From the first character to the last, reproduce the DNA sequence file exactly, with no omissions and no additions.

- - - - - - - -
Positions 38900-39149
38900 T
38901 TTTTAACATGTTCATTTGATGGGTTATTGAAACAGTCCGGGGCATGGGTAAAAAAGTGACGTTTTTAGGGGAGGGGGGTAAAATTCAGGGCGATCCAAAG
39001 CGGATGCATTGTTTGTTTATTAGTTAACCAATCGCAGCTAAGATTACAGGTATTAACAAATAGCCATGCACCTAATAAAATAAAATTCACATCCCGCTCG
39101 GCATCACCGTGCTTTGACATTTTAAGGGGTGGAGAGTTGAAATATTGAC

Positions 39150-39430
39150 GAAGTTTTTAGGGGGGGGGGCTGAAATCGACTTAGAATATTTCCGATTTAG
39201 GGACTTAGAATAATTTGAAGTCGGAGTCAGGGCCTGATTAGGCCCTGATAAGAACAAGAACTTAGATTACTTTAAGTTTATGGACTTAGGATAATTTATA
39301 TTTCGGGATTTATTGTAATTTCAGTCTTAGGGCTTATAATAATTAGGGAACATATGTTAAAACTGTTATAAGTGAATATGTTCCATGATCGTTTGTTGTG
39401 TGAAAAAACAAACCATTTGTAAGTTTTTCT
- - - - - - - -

Positions 38900-39149
38900 T
38901 TTTTAACATGTTCATTTGATGGGTTATTGAAACAGTCCGGGGCATGGGTAAAAAAGTGACGTTTTTAGGGGAGGGGGGTAAAATTCAGGGCGATCCAAAG
39001 CGGATGCATTGTTTGTTTATTAGTTAACCAATCGCAGCTAAGATTACAGGTATTAACAAATAGCCATGCACCTAATAAAATAAAATTCACATCCCGCTCG
39101 GCATCACCGTGCTTTGACATTTTAAGGGGTGGAGAGTTGAAATATTGAC

Positions 39150-39430
39150 GAAGTTTTTAGGGGGGGGGGCTGAAATCGACTTAGAATATTTCCGATTTAG
39201 GGACTTAGAATAATTTGAAGTCGGAGTCAGGGCCTGATTAGGCCCTGATAAGAACAAGAACTTAGATTACTTTAAGTTTATGGACTTAGGATAATTTATA
39301 TTTCGGGATTTATTGTAATTTCAGTCTTAGGGCTTATAATAATTAGGGAACATATGTTAAAACTGTTATAAGTGAATATGTTCCATGATCGTTTGTTGTG
39401 TGAAAAAACAAACCATTTGTAAGTTTTTCT